Extraversion and Extraversion
Two extraverts will both get energized by being around people. This can allow them both to go out often together. Too much extraversion between people can lead to a lack of downtime and reflection, however.
The ESTJ Prefers extraversion to introversion. The ESTJ gets energized being around people and prefers to talk out their thoughts instead of internalizing them. They are in tune with the structure and order of their environment and seek to understand it.
The ESFP prefers extraversion to introversion. The ESFP gets energized by people and wants to take in the world through their five senses to better experience it.
Sensing and Sensing
Two sensors will get along well. They both live in the real and the concrete. They are good at living in the present, but they may have some troubles foreseeing potential problems down the line.
The ESTJ prefers sensing to intuition (Using Introverted Sensing). The ESTJ takes in the world in a concrete/matter of fact manner. The ESTJ remembers facts, places, and uses past events to predict future outcomes.
The ESFP prefers sensing to intuition (Using Extraverted Sensing). The ESFP wants to make sense of the world and uses their five senses of touch, feel, see, taste, and smell to better understand the present moment.
Thinking and Feeling
A thinker and a feeler can make for an interesting dynamic. The thinker can help sort through logical issues, but may be seen as harsh to a feeler. The feeler can help the thinker understand their emotions more, but can be seen as too emotional and flighty to a thinker. However, both of these types can make for a very healthy balance.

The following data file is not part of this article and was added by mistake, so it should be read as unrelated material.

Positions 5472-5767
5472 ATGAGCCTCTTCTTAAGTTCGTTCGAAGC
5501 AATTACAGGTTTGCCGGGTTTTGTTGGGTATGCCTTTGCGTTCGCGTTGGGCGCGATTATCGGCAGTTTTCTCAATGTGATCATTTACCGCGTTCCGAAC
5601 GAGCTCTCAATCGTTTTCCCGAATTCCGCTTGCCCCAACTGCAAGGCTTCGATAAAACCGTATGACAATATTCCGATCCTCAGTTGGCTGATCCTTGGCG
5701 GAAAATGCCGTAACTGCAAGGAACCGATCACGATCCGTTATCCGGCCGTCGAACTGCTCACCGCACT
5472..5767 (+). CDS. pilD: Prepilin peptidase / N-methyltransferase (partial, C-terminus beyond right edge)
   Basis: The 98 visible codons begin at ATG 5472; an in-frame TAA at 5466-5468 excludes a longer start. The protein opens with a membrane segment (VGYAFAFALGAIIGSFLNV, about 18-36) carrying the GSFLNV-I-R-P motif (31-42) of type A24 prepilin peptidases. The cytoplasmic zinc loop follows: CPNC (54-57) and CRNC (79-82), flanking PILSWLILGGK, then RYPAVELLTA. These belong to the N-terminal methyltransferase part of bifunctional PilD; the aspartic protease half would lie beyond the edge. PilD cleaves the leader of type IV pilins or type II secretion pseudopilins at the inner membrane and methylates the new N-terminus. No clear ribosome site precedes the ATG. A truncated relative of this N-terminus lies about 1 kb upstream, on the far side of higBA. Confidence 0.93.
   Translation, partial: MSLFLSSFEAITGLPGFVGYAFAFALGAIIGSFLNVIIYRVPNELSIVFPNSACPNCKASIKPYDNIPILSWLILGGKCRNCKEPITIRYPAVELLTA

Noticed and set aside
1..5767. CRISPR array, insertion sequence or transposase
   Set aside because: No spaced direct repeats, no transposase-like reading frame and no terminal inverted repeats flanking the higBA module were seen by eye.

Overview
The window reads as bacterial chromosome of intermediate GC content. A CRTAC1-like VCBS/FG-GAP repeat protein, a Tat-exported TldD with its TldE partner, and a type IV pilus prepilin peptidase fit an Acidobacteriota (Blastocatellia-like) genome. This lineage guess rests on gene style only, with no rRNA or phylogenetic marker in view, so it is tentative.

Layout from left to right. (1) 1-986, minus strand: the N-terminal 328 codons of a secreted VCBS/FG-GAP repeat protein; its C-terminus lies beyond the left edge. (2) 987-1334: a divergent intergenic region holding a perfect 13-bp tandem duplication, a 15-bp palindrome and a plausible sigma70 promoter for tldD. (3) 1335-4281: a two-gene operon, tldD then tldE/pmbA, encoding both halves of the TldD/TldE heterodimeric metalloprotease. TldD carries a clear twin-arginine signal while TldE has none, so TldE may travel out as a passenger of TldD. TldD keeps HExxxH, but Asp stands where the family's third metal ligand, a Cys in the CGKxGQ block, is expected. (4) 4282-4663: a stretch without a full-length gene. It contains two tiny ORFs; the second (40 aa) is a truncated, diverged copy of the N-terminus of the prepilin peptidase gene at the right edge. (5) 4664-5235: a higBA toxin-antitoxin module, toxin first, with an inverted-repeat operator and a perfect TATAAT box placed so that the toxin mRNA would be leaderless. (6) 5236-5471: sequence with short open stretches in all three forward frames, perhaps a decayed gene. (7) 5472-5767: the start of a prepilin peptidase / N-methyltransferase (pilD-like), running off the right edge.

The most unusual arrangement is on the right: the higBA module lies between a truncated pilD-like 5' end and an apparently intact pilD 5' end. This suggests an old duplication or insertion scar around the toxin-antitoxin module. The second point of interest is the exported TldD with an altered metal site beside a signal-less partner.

The ESTJ prefers thinking to feeling (Using Extraverted Thinking). The ESTJ wants the world to be logical and orderly. The ESTJ wants conclusive plans of action and concrete understand of the way things works. This universal acceptance of logic is used to help the ESTJ form their worldview.
The ESFP prefers feeling to thinking (Using Introverted Feeling). The ESFP has a rich inner world of morals, feelings, and ideals that it seeks to better understand. The ESFP tends to use this inner guidance as a force to express themselves in the world.
Judging and Perceiving
A judger and a perceiver can surprisingly get along pretty well. The judger prefers to make plans, and the perceiver has little problem with deferring. Problems can arise when the judger becomes to imposing, or when the perceiver’s flexibility of schedules can be seen as an annoyance.
The ESTJ prefers judging to perceiving. The ESTJ prefers structure, routine, and planning things out versus being spontaneous. The ESTJ wants to bring structure, order, and organization to their environment.
The ESFP prefers the Perceiving preference to Judging. The ESFP prefers to leave time for decisions instead of coming to an immediate conclusion. The ESFP prefers new experiences and flexible possibilities to predictable moments.
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